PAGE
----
Fam Pract Manag. 1999;6(3):21-22
Y2K Update: HCFA says it'll be ready, but will you?
In a Jan. 28 letter to providers, HCFA Administrator Nancy-Ann Min DeParle said HCFA recently has made “substantial progress” in making its systems Y2K compliant and is “confident that all Medicare claims processes will be ready and able to function come January 1, 2000.”
But she warned providers that “you must also be ready if you wish to be paid promptly.” For example, HCFA recently announced that, beginning April 5, it will return all Medicare claims that are submitted without eight-digit date formats (i.e., 01/01/2000).
To encourage providers to prepare their entire facilities for 2000, the agency has created a Y2K readiness checklist, which is available at http://www.hcfa.gov/y2k/pltrenc.htm. It helps providers identify the many items they use that rely on microchips or dates, from computer software to defibrillators to elevators. Medicare contractors are also offering providers Y2K-compliant billing software free or at minimal cost.
HMO, POS enrollment slows; overall health plan costs rise
Enrollment in employer-sponsored HMO and point-of-service (POS) plans decreased marginally last year, while overall health plan costs increased at the fastest rate in five years, according to a recent survey of nearly 4,200 employers.
From 1997 to 1998, HMO and POS plans saw a 3 percent decrease in enrollment, from 50 percent to 47 percent. Indemnity-plan enrollment also decreased, from 15 percent to 13 percent. But PPO enrollment increased, from 35 percent to 40 percent.
Meanwhile, total spending for all employer-based health plans rose 6.1 percent. PPO costs went up 5.2 percent, indemnity-plan costs went up 7.6 percent, HMO costs rose 1.6 percent (the first increase since 1994) and POS plan costs rose 2.6 percent. Costs rose fastest in the Northeast (8.8 percent), where PPO enrollment grew to 31 percent. Costs rose slowest in the West (2.3 percent), where HMO enrollment grew to 43 percent.
Almost three-fourths of employers say they expect even larger cost increases this year, averaging 9 percent.
The 13th annual National Survey of Employer-Sponsored Health Plans was conducted by William M. Mercer Inc.
Boomers will demand greater accountability
As aging baby boomers begin to spend more time at the doctor's office, health care's emphasis on quality and customer service will intensify, says a study from the Institute for the Future (funded by the Robert Wood Johnson Foundation) reported in the Jan. 10 Los Angeles Times.
The baby-boom generation, accustomed to “brand names and flexible options” in the retail market, will demand the same from the health care industry. “Until 2010, when the first of the baby boomers hit 65, change will be incremental,” says Wendy Everett, director of the study. “But after that, be prepared for a major consumer revolution.”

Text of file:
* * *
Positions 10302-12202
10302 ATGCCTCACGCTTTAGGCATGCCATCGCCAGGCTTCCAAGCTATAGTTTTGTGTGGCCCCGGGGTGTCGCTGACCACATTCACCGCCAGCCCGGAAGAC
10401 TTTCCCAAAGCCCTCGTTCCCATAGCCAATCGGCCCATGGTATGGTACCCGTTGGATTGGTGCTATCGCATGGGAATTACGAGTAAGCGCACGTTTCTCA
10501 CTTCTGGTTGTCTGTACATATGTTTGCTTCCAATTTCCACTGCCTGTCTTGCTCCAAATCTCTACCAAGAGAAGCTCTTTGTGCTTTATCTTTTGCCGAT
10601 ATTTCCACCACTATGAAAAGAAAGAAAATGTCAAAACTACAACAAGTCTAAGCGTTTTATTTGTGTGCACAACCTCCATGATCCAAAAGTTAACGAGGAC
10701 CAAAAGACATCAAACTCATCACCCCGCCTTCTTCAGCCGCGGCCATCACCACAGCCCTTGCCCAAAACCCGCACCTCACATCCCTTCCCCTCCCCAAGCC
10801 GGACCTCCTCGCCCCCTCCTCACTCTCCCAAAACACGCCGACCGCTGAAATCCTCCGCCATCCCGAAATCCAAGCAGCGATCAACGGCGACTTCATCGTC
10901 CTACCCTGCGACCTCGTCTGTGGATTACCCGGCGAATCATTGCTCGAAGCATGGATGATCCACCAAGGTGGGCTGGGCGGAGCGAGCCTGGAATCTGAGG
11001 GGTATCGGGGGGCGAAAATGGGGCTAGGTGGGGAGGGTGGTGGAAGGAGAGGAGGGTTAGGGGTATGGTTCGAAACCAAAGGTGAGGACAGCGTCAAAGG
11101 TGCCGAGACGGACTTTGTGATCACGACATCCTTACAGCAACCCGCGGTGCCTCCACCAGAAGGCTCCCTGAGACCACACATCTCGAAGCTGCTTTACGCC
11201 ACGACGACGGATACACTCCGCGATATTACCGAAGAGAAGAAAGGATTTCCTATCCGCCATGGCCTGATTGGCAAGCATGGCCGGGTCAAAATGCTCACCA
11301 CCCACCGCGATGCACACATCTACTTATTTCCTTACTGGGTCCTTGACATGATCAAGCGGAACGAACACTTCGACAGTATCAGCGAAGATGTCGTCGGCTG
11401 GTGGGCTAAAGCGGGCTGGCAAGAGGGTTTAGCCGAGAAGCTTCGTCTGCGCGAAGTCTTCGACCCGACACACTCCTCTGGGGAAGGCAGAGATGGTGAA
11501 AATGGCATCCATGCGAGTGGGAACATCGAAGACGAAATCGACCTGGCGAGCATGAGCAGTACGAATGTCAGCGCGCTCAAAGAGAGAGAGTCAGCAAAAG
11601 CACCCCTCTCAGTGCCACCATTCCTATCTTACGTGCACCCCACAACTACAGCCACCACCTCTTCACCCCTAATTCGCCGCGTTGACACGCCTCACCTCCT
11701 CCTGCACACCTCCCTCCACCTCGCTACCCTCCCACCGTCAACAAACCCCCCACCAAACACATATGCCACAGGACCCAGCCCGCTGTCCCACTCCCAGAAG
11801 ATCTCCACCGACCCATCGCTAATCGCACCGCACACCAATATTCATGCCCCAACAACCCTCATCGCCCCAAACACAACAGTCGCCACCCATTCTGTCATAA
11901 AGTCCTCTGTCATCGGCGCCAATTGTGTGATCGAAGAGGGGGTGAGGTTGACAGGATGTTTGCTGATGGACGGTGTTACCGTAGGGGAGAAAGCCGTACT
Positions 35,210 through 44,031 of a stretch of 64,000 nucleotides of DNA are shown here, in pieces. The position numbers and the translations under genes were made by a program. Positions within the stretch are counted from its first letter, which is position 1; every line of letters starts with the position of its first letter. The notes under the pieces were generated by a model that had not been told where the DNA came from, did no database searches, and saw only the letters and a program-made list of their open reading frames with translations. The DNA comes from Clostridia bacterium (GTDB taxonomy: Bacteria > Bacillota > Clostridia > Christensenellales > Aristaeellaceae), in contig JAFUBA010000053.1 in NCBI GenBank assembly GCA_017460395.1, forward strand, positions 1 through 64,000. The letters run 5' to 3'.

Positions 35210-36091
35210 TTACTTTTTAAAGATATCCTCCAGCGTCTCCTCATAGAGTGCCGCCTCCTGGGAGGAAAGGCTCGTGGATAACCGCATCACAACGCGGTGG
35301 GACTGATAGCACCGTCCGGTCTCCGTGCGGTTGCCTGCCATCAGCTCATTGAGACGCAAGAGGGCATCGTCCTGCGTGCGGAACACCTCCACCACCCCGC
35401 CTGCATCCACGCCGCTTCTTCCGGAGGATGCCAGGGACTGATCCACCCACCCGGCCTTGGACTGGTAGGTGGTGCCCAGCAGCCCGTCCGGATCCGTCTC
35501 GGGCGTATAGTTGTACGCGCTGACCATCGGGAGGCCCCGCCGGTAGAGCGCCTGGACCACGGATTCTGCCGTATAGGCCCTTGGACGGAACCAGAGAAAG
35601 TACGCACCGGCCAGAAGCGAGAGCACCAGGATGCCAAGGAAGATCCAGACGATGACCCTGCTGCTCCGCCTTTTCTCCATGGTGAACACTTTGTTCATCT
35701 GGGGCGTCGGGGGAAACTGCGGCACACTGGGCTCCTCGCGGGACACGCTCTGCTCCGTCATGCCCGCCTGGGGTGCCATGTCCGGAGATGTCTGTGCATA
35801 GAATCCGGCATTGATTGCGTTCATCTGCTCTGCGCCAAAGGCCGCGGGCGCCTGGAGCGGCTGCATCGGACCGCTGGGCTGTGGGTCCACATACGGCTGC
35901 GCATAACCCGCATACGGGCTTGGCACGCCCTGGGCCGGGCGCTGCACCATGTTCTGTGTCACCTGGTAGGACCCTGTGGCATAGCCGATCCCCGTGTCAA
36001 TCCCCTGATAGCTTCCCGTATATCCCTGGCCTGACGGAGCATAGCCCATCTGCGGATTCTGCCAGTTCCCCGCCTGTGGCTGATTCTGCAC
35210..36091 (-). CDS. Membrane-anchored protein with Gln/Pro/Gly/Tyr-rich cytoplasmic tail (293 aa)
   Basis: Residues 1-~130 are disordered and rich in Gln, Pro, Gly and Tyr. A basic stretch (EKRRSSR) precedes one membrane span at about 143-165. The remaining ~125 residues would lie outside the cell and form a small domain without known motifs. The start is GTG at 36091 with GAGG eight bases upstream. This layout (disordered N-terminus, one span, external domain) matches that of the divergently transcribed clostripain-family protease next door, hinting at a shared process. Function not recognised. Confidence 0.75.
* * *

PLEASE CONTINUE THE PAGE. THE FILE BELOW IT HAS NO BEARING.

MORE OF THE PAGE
Quote. End quote.
“So often we find ourselves practicing insurance rather than medicine. We need to get back to the reason our profession exists: our patients.”
Karen Hill, MD, an Austin, Texas, internist quoted in an article titled “Bleak Days for Doctors” in the Feb. 8 issue of Time.
The future of family practice: A glass half full?
Only a slight majority (56 percent) of family physicians say they are optimistic about the future of their practices, according to a 1998 survey commissioned by Family Practice Management. Nearly one-third are unsure of their practice's future; 12 percent are pessimistic about it.
But family physicians are slightly more confident about their specialty; 65 percent of respondents said they are optimistic about the future of family medicine.
Medicare overpayments continue to fall
The percentage of improper Medicare payments reached a three-year low in fiscal year 1998, totaling an estimated 7.1 percent of all fee-for-service Medicare payments, according to the Department of Health and Human Services' Office of Inspector General (OIG). The rate was 14 percent in FY 1996, the first year for which the government conducted an overpayment audit, and 11 percent in FY 1997.
The OIG estimates that improper payments for FY 1998 totaled $12.6 billion. Of that, about $9.3 billion was paid for medically unnecessary or upcoded services. Almost 26 percent of the improper payments were for physician services. The report doesn't identify the proportion of the overpayments attributable to fraud versus errors.
According to the OIG, the estimates come from reviews of a statistically valid sample of 5,540 Medicare claims from 600 patients nationwide.
New York HMO complaints double
According to the State of New York Insurance Department, complaints about health insurers reached a record level in 1997.
Of nearly 8,000 complaints that year, the department upheld approximately 2,250. Of that, 1,400 were about HMOs (more than double the previous year's number), 300 were about nonprofit health plans and 550 were about commercial indemnity insurers. Much of the increase, according to the report, was due to providers' complaints about HMOs' late payment of claims.
More than half of the complaints about HMOs were resolved in the enrollees' favor.
Groups collaborate on performance measures
Three major quality oversight organizations have announced plans to develop common performance measures for physicians, health plans and hospitals.
The American Medical Accreditation Program, the National Committee for Quality Assurance and the Joint Commission on Accreditation of Health Care Organizations say their efforts will produce better, more broadly applicable measures that interrelate and set accountability standards at each level of the health care system. The groups say their collaboration should also reduce the cost and effort required to collect performance data.
Last year, the three groups created the Performance Measurement Coordinating Council to make performance measurement more efficient and coherent. The council will carry out the groups' common agenda.